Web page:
Revolution Lullabye

August 13, 2012

Dobrin, Ecology and Concepts of Technology

Dobrin, Sidney I. “Ecology and Concepts of Technology.” WPA 35.1 (Fall/Winter 2011): 175-198

This is a review of four recently published books:

Baron, Dennis. A Better Pencil: Readers, Writers, and the Digital Revolution. New York: Oxford UP, 2009. Print.

Blair, Kristine, Radhika Gajjalaand, and Christine Tulley. Webbing Cyberfeminist Practice: Communities, Pedagogies, and Social Action. Cresskill: Hampton Press, 2008. Print.

DeVoss, Dànielle Nicole, Heidi A.McKee, and Richard (Dickie) Selfe, eds. Technological Ecologies and Sustainability. Computers and Composition Digital Press. 2009. http://ccdigitalpress.org/tes/

Selber, Stuart, ed. Rhetorics and Technologies: New Directions in Writing and Communication. Colubmia: U of South Carolina P, 2010. Print.

 

In his WPA book review, Dobrin argues that the conversations in the field about writing (especially digital) technologies need to move past the idea of “writing technology as tool or apparatus” that can either improve or inhibit writing or writing instruction. Instead, Dobrin points to these four recently published books and collections to argue for technology as a concept and a way to do and think about writing, as inseparable from a larger local and global ecology. He emphasizes at several points in his book review that writing has always been and will always be inseparable from technology. He challenges scholars, administrators, and teachers to push the bounds of what they mean by ecology by considering (drawn from the books he reviews) the environmental impact of technology and e-waste, the spaces in which people write their lives outside of the classroom, the global human justice issues of writing and technology, and the gender bias in the computing languages and platforms we use to write.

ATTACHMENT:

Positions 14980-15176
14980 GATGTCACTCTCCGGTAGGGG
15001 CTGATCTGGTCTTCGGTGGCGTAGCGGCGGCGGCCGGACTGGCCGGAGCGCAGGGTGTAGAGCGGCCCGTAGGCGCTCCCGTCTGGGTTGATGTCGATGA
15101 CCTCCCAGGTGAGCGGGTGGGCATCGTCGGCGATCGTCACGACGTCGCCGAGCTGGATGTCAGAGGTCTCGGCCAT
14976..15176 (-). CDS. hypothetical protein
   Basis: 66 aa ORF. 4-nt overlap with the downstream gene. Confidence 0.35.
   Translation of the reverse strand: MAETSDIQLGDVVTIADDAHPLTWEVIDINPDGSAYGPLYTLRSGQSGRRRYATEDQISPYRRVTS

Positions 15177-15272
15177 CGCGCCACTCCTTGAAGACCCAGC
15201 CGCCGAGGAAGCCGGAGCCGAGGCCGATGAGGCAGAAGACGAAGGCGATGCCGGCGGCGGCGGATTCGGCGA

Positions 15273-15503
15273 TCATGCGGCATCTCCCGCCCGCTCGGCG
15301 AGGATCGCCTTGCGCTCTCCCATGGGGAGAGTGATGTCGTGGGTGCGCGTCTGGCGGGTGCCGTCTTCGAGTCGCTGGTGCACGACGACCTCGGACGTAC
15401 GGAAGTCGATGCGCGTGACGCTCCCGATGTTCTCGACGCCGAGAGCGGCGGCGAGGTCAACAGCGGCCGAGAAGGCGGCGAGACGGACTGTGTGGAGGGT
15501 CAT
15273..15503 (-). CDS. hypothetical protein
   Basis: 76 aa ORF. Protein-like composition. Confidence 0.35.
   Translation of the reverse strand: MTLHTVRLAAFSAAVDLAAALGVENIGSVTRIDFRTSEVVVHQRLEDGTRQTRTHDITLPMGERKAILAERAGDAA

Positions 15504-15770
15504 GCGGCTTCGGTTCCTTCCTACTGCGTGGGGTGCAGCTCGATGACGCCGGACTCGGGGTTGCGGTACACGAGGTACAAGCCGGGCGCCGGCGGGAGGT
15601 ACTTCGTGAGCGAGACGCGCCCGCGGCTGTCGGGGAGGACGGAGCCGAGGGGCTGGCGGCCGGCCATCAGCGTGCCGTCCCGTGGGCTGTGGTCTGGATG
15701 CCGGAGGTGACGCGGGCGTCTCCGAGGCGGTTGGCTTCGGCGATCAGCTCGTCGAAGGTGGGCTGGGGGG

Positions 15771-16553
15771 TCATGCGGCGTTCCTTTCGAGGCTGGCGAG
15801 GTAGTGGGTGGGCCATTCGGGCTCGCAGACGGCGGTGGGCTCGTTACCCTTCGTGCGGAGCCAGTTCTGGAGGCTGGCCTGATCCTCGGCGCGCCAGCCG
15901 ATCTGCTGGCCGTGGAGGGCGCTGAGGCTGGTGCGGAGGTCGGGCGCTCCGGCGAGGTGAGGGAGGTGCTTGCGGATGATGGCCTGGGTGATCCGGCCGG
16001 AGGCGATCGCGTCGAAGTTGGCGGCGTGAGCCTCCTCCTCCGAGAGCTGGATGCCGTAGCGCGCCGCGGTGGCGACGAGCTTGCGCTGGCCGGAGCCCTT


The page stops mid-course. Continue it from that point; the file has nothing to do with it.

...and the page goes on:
Notable Notes

4 threads: ecology, cyberfeminism, rhetoric, history

need to understand the constraints and institutional limitations in the ecologies we write and work in

complex ecologies are fluctuating ones

importance of historical context for understanding how a writing ecology works – the technology doesn’t just appear out of a box

Quotable Quotes

“We have to acknowledge that the instituational limits, the environmental oppressions, and the human oppressions are themselves ecologically bound.” (184)

“The study of writing cannot be separated from the study of technology.” (195)

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November 9, 2010

Crow and O’Neill, Introduction: Cautionary Tales about Change

Crow, Angela and Peggy O’Neill. “Introduction: Cautionary Tales about Change.” In A Field of Dreams: Independent Writing Programs and the Future of Composition Studies. Eds. O’Neill, Crow, and Burton. Logan: Utah State UP, 2002. 1-18.

This introduction provides an overview for some of the issues present in independent or stand-alone writing programs and departments. They argue that the move toward independent programs and departments allows the field the opportunity to define themselves as something other than different from literature. The authors, who along with Larry Burton have co-edited this edited collection, focus the book on the question, “What happens when rhet/comp separates from literature, forming two different departments?” They emphasize the importance of local context and histories in the formation and development of independent programs and departments, local situations that shape what the program or department looks like administratively, what kinds of programs it is responsible for, and how it is seen intellectually by itself and on campus. The chapters include descriptions of how individual independent writing programs were created and developed, relying on the case study and narrative to explain the challenges that the faculty and administrators of the stand-alone writing units faced. These local histories point to some of the issues and implications for the field to consider as writing faculty move into independent programs and departments, such as questions regarding tenure, staffing, and composition’s connection to service and teaching. The collected essays in show that, with independence, there is both loss and gain. The third section has scholars from the field comment on the implications for the discipline of independent writing programs and departments.